by Tsiaplias, Sarantis | University of Melbourne. Melbourne Institute of Applied conomic and Social Research | Chua, Chew Lian.

Publisher: Parkville, Vic. Melbourne Institute of Applied Economic and Social Research 2008Description: PDF.Online Access: Electronic copy Availability: Items available for loan: Brotherhood of St Laurence (1).

Full employment regained? : an Agathotopian dream. /

by Meade, J. E. (James Edward).

Publisher: Cambridge, U.K. Cambridge University Press 1995Description: xix, 94 p. : ill. ; 18 cm.Availability: Items available for loan: Brotherhood of St Laurence (1).

Labour market analysis with VAR models. /

by Summers, Peter.

Publisher: Parkville, Vic. Melbourne Institute of Applied Economic and Social Research 2000Description: 19 p.Availability: No items available

Neighbourhood inequality : do small area interactions influence economic outcomes? /

by Bill, Anthea.

Publisher: Newcastle, N.S.W. University of Newcastle. The Centre of Full Employment and Equity 2005Description: PDF.Notes: URL: 'http://e1.newcastle.edu.au/coffee/pubs/wp/2005/05-11.pdf' Checked: 6/10/2008 10:27:32 AM Status: Live Details: HTTP status 200 - Usual success responseAvailability: Items available for loan: Brotherhood of St Laurence (1).

OECD factbook 2010 : economic, environmental and social statistics. /

by Organisation for Economic Co-operation and Development.

Publisher: Paris, France Organisation for Economic Co-operation and Development 2010Description: Web.Notes: 2006 available in hardcopy 330.9 OECSummary: OECD's dynamic and comprehensive statistical annual showing a wide range of key statistics for its member countries and major additional countries. For each indicator presented, there is explanatory text including a definition, explanation of long-term trends, and references; a table showing the indicator over a significant time span for all countries covered, and graphics showing the key messages contained in the data. Under each table is a link to an Excel spreadsheet enabling the user to access the data. This publication is available in print form, on USB key, and in html form.Availability: Items available for loan: Brotherhood of St Laurence (1).

Panel Session : National conference on unemployment : RMIT /

by McClelland, Alison | Brotherhood of St Laurence.

Publisher: Fitzroy, Vic. unpub. 1998Description: 3 leaves.Online Access: Electronic copy Notes: October 1998Availability: Items available for loan: Brotherhood of St Laurence (1), BSL Archives (1).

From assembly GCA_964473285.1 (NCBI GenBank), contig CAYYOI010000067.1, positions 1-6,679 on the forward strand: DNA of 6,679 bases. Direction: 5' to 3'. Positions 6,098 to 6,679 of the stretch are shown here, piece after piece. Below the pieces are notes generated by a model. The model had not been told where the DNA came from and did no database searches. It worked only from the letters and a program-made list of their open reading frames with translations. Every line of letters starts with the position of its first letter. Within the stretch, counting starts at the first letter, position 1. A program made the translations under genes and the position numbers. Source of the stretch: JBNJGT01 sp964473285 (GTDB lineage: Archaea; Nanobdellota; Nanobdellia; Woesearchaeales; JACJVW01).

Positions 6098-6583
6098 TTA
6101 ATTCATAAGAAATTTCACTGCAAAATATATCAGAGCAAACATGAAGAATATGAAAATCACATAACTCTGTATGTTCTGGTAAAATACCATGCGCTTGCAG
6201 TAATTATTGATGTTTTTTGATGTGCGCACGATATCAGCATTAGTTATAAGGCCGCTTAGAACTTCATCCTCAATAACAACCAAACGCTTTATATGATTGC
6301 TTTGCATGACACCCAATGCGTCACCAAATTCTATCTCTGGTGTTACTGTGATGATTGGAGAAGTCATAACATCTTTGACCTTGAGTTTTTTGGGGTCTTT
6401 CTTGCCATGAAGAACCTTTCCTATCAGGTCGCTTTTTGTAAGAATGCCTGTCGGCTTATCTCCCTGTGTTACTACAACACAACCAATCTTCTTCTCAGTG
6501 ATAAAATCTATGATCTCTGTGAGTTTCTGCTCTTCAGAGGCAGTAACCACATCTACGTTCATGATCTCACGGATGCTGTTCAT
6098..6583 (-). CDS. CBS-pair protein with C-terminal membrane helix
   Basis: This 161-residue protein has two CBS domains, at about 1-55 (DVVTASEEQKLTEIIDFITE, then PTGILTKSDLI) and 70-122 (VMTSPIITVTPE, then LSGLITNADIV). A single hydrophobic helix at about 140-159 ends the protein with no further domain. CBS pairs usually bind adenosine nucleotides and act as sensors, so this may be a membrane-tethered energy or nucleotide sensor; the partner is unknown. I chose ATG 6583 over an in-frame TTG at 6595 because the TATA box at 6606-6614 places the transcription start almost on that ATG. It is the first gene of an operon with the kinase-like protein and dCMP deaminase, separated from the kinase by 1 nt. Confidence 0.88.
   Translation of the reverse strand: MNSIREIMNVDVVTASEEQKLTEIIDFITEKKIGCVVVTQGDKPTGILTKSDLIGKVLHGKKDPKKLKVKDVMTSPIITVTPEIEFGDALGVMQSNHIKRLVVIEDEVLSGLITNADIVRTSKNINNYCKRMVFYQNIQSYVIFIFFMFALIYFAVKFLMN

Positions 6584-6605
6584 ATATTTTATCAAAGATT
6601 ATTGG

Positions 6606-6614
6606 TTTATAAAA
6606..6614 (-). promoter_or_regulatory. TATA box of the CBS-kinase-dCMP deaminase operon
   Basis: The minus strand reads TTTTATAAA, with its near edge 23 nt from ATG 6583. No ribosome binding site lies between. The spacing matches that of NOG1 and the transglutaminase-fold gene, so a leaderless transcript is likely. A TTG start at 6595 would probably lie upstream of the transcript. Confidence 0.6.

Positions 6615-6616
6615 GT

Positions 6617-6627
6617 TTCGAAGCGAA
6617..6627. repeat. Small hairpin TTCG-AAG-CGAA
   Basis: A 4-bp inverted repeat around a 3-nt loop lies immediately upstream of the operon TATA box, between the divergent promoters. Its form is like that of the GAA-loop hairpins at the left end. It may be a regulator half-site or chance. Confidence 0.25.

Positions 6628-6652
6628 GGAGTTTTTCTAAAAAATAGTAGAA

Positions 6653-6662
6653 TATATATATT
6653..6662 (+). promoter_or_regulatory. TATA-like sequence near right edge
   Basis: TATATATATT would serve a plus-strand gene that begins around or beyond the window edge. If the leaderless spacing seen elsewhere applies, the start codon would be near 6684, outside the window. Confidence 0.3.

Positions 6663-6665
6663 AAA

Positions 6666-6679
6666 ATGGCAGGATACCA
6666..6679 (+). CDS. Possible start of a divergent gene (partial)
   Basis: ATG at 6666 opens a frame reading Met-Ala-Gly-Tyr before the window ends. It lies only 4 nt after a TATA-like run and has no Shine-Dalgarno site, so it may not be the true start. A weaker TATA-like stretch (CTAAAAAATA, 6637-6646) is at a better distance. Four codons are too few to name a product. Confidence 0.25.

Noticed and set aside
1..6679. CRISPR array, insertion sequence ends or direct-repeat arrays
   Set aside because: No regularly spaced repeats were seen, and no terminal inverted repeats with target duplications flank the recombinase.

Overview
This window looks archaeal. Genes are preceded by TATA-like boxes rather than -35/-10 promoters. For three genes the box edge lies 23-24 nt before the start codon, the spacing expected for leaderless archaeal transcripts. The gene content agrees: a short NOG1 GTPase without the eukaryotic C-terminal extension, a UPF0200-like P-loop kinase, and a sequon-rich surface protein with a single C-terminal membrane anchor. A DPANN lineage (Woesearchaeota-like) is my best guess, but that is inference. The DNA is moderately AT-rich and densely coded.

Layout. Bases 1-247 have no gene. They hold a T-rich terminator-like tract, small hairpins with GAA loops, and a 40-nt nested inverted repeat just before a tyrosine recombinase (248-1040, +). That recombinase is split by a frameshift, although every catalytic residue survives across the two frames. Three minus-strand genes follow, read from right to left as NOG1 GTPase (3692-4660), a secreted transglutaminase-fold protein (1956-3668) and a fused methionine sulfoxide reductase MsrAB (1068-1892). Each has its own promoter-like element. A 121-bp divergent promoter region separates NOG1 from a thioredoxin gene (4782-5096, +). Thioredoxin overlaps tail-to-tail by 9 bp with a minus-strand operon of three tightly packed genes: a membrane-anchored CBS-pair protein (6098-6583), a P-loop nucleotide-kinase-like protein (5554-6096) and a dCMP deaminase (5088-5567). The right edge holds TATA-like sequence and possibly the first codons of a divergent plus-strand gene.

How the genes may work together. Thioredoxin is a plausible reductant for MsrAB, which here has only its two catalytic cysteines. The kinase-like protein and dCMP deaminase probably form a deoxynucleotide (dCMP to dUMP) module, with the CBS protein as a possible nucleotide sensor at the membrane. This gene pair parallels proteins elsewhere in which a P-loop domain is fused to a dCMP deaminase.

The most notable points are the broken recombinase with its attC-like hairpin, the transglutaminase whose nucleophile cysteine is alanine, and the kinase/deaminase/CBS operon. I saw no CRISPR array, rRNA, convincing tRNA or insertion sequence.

Policy options to reduce unemployment : TRYM simulations. /

by Song, Lei Lei | University of Melbourne. Melbourne Institute of Applied conomic and Social Research | Freebairn, John | Harding, Don.

Publisher: Melbourne, Vic. Melbourne Institute of Applied Economic and Social Research 2001Description: ii, 46p.Other title: Melbourne Institute of Applied Economic and Social Research.Availability: Items available for loan: Brotherhood of St Laurence (1).

Prosperity without growth? : the transition to a sustainable economy

by Jackson, Tim | Sustainable Development Commission.

Publisher: London, U.K. Sustainable Development Commission 2009Description: PDF.Online Access: Electronic copy Notes: March 2009Summary: Economic growth is supposed to deliver prosperity. Higher incomes should mean better choices, richer lives, an improved quality of life for us all. That at least is the conventional wisdom. But things haven't always turned out that way. Growth has delivered its benefits, at best, unequally. A fifth of the world's population earns just 2% of global income. Inequality is higher in the OECD nations than it was 20 years ago. And while the rich got richer, middle-class incomes in Western countries were stagnant in real terms long before the recession. Far from raising the living standard for those who most needed it, growth let much of the world's population down. Wealth trickled up to the lucky few. Prosperity consists in our ability to flourish as human beings, within the ecological limits of a finite planet. The challenge for our society is to create the conditions under which this is possible. It is the most urgent task of our times.Availability: Items available for loan: Brotherhood of St Laurence (1).

Riding the roller-coaster : the role of fiscal policy in avoiding and easing recessions : proceedings of an expert seminar

by Australian Council of Social Service.

Publisher: Strawberry Hills, N.S.W. Australian Council of Social Service 2001Description: 72 p.Notes: September 2001Availability: Items available for loan: Brotherhood of St Laurence (1).

Rising inequality as a root cause of the present crisis /

by Stockhammer, Engelbert | University of Massachusetts-Amherst. Political Economy esearch Institute.

Publisher: Amherst, Mass. Political Economy Research Institute (PERI), University of Massachusetts-Amherst 2012Description: PDF.Other title: University of Massachusetts-Amherst. Political Economy.Online Access: Electronic copy Notes: April 2012 Includes bibliographical referencesSummary: The paper argues that the economic imbalances that caused the present crisis should be thought of as the outcome of the interaction of the effects of financial deregulation with the macroeconomic effects of rising inequality. In this sense rising inequality should be regarded as a root cause of the present crisis. We identify four channels by which it has contributed to the crisis. First, rising inequality creates a downward pressure on aggregate demand since it is poorer income groups that have high marginal propensities to consume. Second, international financial deregulation has allowed countries to run larger current account deficits and for longer time periods. Thus, in reaction to potentially stagnant demand two growth models have emerged: a debt-led model and an export-led model. Third, (in the debt-led growth models) higher inequality has led to higher household debt as working class families have tried to keep up with social consumption norms despite stagnating or falling real wages. Fourth, rising inequality has increased the propensity to speculate as richer households tend hold riskier financial assets than other groups. The rise of hedge funds and of subprime derivatives in particular has been linked to rise of the superrich.Availability: (1)